and respond to forced displacement.
“I believed that we, the Palestinians, had the right to return only because we owned this land before Israel was established.
Now, I know that the Palestinian refugees’ rights are more than a national right; they are a human and legal right, that all people and states must ensure and respect.” Layan, 15, Lajee Children’s Center, Aida camp. Resilience, resistance and the ability to maintain the struggle for freedom and fundamental rights are based on the heritage and knowledge of older generations and the energy and new skills of the Palestinian youth.
The first years of displacement
Israeli officials who made the decision to prevent the return of the displaced to their villages, were guided by three main considerations: first, the state need for land for housing projects to absorb Jewish immigrants expected from Europe and the Arab states; second, some villages were located in areas considered of strategic importance by the military, and, fearing another war with Arab states (with the aid of the Palestinians), the Israeli authorities decided not to leave these villages in Arab hands. The third and last consideration had a vengeful and punitive dimension: Israel wanted Arabs to suffer the consequences of their rejection of the United Nations Partition Plan and of starting the war.
“This camp is a clear message to the Israelis that the Palestinian people are able to survive and maintain their national identity and collective memory even in the most difficult times”, said Salah Ajarmeh, director of the local Lajee Children’s Center and coordinator of the special summer-camp administrative committee which had worked hard for weeks to see this moment arrive.
Despite the fact that Israel’s brutal “Operation Summer Rain” against Palestinians in the Gaza Strip had just begun, causing much apprehension also in the West Bank, all groups arrived, from Fawwar camp in the south, Aqbat Jaber in Jericho, to Far’ah in the north.
In the Occupied Palestinian Territories forced displacement results from various types of pressure on Palestinians by Israeli occupying forces, settlers and/or more recently, the wall. Following the events in the village of Yanoun, was the first time an entire community had to flee because of settler violence Ta’ayush, the Israeli movement of Palestinians and Jews, wrote the following “[…] transfer isn’t necessarily a dramatic moment, a moment when people are expelled and flee their towns and villages. It is not always a planned, well organised move, completed by buses and truckloads of people, such as happened in Qalqiliah in 1967.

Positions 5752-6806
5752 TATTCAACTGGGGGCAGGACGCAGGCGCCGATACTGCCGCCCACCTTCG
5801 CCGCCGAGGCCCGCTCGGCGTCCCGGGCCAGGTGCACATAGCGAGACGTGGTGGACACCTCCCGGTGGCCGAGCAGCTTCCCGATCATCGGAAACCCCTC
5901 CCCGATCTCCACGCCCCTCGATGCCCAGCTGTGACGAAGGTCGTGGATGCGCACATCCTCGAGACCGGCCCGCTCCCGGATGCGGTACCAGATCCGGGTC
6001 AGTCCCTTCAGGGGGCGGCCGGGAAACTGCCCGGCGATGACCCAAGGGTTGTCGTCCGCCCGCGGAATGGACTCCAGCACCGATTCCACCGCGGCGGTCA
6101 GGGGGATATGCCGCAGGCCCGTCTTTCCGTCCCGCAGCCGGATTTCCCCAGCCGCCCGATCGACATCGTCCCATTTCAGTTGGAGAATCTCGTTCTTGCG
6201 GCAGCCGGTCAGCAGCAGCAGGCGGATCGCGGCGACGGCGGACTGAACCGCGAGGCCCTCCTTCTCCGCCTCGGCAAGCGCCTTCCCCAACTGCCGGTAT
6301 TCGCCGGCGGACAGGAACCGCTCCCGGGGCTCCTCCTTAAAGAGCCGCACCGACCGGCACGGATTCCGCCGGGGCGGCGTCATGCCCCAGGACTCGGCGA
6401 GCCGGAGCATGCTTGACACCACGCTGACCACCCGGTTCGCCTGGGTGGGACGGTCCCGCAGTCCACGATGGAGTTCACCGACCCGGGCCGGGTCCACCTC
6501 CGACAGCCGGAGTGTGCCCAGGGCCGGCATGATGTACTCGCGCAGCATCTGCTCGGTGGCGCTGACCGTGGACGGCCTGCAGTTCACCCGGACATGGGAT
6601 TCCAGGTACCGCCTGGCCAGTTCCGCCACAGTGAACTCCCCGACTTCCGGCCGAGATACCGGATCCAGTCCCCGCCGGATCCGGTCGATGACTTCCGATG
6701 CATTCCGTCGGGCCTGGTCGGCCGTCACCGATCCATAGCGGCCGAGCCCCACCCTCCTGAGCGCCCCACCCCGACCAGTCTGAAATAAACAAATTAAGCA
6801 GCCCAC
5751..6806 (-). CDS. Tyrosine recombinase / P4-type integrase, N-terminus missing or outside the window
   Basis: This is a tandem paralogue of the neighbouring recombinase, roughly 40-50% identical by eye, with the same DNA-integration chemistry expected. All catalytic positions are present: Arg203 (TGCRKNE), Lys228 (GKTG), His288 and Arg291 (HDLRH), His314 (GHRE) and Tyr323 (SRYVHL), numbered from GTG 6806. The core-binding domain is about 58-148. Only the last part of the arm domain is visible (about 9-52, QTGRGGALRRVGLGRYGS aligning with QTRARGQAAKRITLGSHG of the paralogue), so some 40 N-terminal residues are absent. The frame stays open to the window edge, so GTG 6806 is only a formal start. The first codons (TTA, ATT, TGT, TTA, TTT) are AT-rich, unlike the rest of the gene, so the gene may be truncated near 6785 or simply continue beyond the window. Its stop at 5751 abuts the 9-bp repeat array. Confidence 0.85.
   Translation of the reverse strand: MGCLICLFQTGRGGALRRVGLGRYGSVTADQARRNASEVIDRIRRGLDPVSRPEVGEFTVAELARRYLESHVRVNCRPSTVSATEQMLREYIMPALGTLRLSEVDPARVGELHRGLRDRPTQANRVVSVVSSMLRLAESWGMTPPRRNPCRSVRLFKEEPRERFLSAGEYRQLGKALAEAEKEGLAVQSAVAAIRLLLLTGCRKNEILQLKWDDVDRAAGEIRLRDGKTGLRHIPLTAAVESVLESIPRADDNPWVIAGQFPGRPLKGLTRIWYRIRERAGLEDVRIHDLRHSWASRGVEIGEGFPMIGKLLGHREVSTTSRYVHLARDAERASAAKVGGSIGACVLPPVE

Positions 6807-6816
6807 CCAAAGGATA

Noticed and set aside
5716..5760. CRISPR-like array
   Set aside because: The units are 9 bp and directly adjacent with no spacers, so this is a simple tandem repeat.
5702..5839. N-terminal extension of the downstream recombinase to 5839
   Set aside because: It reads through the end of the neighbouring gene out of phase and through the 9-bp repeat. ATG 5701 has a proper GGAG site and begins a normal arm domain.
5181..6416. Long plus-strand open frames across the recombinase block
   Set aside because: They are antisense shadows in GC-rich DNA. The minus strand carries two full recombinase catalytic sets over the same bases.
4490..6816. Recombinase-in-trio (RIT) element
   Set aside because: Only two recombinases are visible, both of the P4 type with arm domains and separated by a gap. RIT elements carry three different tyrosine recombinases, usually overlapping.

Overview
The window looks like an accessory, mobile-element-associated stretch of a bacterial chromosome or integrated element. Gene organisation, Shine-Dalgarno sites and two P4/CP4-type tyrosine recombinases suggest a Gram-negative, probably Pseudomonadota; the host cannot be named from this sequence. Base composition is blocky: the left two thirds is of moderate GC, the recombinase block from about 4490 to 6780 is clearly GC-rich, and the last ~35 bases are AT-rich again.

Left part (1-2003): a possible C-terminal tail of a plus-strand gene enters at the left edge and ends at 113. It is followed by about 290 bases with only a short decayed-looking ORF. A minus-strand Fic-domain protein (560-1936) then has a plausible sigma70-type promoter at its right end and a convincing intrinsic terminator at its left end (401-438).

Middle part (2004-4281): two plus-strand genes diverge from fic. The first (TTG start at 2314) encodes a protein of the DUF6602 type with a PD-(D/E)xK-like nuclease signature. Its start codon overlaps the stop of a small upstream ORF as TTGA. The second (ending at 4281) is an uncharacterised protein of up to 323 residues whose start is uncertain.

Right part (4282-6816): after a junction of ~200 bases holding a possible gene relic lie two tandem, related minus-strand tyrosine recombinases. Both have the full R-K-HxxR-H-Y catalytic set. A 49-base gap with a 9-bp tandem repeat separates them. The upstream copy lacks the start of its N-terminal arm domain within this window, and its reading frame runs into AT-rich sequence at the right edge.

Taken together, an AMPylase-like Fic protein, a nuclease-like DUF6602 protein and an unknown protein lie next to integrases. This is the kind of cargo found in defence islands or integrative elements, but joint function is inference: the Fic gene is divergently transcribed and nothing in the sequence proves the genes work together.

Recent developments at the site of a destroyed Galilee village should bring encouragement Rto all those investing energy in community action to preserve the remains of a Palestinian past on the Israeli landscape. After decades of struggle, the sacred land around the St. Nicholas Orthodox Church once more stands surrounded by a traditional white stone wall. Sadly now, situated in the heart of the Israeli settlement of Migdal Ha’emek, the church needs far more protection than it ever did when it stood in the Palestinian village of al-Mujaydil.
1948 Internally Displaced Persons Palestinians are an Integral Part of the Palestinian People and must be Included Equally in all Future Solutions
One cannot help notice that the Palestinian demand for the ‘Right of Return’, whether by individuals or communities, has not been silenced since 1948. The quest for return lives on, despite the fact that the majority of Palestinians have remained refugees, both inside and outside Palestine. Forced displacement which created the refugee issue, has been yet another dimension of the Zionist project to establish the state of Israel as a racist colonial entity.
A recently released report by Human Rights Watch (HRW) titled Nowhere to Flee: The Perilous Situation of Palestinians in Iraq” (September 2006) warned that Palestinian refugees in Iraq are particularly vulnerable. There has been an increase in “targeted killings by mostly Shi`a militant groups and harassment by the Iraqi government.” Militant groups, including Ministry of Interior officials have “arrested, beaten, tortured, and in a few cases forcibly disappeared Palestinian refugees.” Entire Palestinian refugee communities have received death threats, and dozens have been killed.
Recently published World Bank and UNCTAD reports give dire warnings about the state Rof the Palestinian economy and its ability to recover from the economic crisi tsh oef s tthaties year. Their calculations are indeed shocking. The World Bank predicts that if the current situation is allowed to continue through the end of 2006, 67% of the Palestinian population will be living in poverty, while Palestinians’ average income will fall by 40%. They warn that 2006 may be the worst year in Palestinian economic history.
Before the Committee on the Elimination of Racial Discrimination
“But what did we do wrong? We were just at home.”(1)
These are the words of 14 year old Ghassan Ghabeen from Beit Lahia in Northern Gaza, spoken after his house was shelled by Israeli forces on April 10th, 2006 rendering Ghassan homeless
with his parents and six brothers and sisters. His sister Hadeel did not survive the attack.
But these words could have been uttered by one of the 400,000 alestinian refugees living in Lebanon, many of whom have been ade refugees or internally displaced yet again by Israel’s ombardment that is continuing in Lebanon as I write.(2)